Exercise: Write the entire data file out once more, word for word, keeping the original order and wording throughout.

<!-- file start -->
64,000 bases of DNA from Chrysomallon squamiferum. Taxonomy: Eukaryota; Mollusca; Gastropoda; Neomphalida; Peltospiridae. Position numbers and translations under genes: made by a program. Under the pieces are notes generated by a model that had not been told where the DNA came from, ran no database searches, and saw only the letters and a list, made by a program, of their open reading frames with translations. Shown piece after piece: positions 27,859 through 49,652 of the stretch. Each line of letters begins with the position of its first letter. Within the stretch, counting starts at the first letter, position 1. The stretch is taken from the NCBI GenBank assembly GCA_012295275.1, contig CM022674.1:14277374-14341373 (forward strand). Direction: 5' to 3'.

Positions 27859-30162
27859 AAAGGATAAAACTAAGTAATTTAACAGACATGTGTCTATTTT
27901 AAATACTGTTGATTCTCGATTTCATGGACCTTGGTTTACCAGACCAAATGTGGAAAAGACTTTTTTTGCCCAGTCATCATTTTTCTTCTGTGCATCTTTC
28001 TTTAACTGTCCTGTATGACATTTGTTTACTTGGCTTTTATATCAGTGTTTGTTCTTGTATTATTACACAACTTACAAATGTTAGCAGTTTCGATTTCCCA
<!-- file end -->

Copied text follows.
64,000 bases of DNA from Chrysomallon squamiferum. Taxonomy: Eukaryota; Mollusca; Gastropoda; Neomphalida; Peltospiridae. Position numbers and translations under genes: made by a program. Under the pieces are notes generated by a model that had not been told where the DNA came from, ran no database searches, and saw only the letters and a list, made by a program, of their open reading frames with translations. Shown piece after piece: positions 27,859 through 49,652 of the stretch. Each line of letters begins with the position of its first letter. Within the stretch, counting starts at the first letter, position 1. The stretch is taken from the NCBI GenBank assembly GCA_012295275.1, contig CM022674.1:14277374-14341373 (forward strand). Direction: 5' to 3'.

Positions 27859-30162
27859 AAAGGATAAAACTAAGTAATTTAACAGACATGTGTCTATTTT
27901 AAATACTGTTGATTCTCGATTTCATGGACCTTGGTTTACCAGACCAAATGTGGAAAAGACTTTTTTTGCCCAGTCATCATTTTTCTTCTGTGCATCTTTC
28001 TTTAACTGTCCTGTATGACATTTGTTTACTTGGCTTTTATATCAGTGTTTGTTCTTGTATTATTACACAACTTACAAATGTTAGCAGTTTCGATTTCCCA